Adding an additional function in an ERC-1155 contract that handles the issuance of the ERC-721 tokens it contains. This function would have logic to check the amount of ether being sent to a method. If it's not enough,
mint fails. If it's just enough,
mint goes through. If it's too much,
mint occurs and sends the extra back (minus tx fees) to the owner.
You will have to create an ERC-1155 collection responsible for minting the ERC-721 tokens and define custom logic for price. Any time
transferTo is called on the NFT, it must call the collection which owns it to determine if the price is enough, right, or too much.
Your logic could be rigid, and place a hard cap on price, or dynamic to allow events like discounts to take place. Since your question is vague, I'll indulge both slightly.
A collection contains many ERC-721 NFTs which may have slightly different properties; a ticket would have metadata like
This is a novel area of development and ripe for improvisation and unique solutions. I would encourage you to think outside the box while working on this project.
Unlike traditional markets, you don't need a counterparty to determine the price using this model. The price you get for an asset is determined by a formula. If I'm looking at a single source of ETH:DAI liquidity, and I want to buy all of the ETH, I could not, as each ETH purchased exponentially increases the price with zero as a limit, if either
y reach zero, the equation doesn't work, our
k value goes to zero, making the asset unbuyable.
If you want a price set in stone with no change at all, collection need only to limit the maximum number of ETH that can be sent to call the
mint function on an NFT within it, with remainder being returned to the purchasing account.
But right now, prices are not always set in stone. There are early bird specials, discounts for purchasing many tickets (e.g. company gatherings), and even discounts after an underwhelming sale to fill seats are all commonplace.
You could loosely define the value of something (arbitrarily) as:
Value = Utility + Ownership History + Future Value + Liquidity
A ticket's has high utility, low/no ownership history impact, no future value, and liquidity varies (depending on number of sold out tickets, hype surrounding the event, number of seats). Compared to a piece of art that's sold 100 times which has low utility, high ownership history, potential future value, and liquidity without an ending time.
Since ownership history and future value are not important for tickets, we have liquidity (availability) and demand.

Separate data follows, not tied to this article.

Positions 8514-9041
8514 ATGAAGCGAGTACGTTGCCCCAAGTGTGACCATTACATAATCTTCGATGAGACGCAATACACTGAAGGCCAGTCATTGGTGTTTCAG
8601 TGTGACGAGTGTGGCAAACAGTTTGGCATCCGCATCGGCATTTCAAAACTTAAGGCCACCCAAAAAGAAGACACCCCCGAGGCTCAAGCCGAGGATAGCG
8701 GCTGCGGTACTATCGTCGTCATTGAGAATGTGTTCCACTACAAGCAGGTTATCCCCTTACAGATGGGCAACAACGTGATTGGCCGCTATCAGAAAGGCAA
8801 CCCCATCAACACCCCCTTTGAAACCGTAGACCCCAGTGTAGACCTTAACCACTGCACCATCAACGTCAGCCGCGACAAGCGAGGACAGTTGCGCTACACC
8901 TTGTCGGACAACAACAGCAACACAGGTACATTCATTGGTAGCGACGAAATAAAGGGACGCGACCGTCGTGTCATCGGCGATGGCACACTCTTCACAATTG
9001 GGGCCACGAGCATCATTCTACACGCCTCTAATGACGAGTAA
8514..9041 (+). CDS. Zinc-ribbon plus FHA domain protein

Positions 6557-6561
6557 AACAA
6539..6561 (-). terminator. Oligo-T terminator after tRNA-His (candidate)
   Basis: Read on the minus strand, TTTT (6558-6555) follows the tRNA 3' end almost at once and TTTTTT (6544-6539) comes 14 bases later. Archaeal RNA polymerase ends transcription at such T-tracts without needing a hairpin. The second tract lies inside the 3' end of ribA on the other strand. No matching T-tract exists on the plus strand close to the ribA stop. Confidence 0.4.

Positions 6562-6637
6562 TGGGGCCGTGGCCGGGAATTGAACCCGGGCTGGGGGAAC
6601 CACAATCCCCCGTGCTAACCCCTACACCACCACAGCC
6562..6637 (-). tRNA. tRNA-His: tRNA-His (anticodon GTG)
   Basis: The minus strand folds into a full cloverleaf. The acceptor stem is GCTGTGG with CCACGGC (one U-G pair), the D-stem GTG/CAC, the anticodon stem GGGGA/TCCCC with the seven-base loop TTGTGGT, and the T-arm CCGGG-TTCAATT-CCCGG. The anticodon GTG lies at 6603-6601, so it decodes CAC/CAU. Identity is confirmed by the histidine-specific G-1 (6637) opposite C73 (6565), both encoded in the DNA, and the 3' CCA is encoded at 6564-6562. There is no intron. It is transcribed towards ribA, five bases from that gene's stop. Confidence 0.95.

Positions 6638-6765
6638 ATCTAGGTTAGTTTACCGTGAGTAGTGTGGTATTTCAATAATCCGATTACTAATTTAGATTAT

Value = Availability / Demand
demand is dependent on
availability. Your 1155 contract would set the initial
demand value, and the
availability is determined by the number of tokens not claimed by an address in the collection leading up to the event.
A fixed price requires less code, as you simply need to set it's value in the purchasing token.
availability is not part of any equation and serves only to see the remaining number of tickets.
In the case of a fluctuating price,
demand could be represented as a floating point variable between 0-1. When tickets first go on sale,
demand starts at 1 as zero tickets have been minted. We can approach zero, but can never reach it even if there is no demand for tickets as it creates a mathematical impossibility. It is likely that
demand will remain constant: people who want to go to something want to go to something regardless. If they can afford it, they'll go. The only thing this does is reduce the price proportionally depending on the number of requests for tickets, which is not unlike tickets to events today where promoters will give discounts just to fill the seats.
Setting the equation up like this also prevents the price from going above the sale price as you cap
demand at 1 in the controlling contract. However, you could alter this and allow for some resale within a reasonable range. If it's last minute, sometimes ticket prices do go up (scalpers or not). Perhaps setting
demand to a floating point value slightly above one would make more sense.
If the NFT is controlled by an 1155 collection with custom logic, you can define any type of price issuance from fixed price to a bonding curve, or even lower the cost automatically if
N number of tickets are still unsold
X days prior to the event in order to sell out.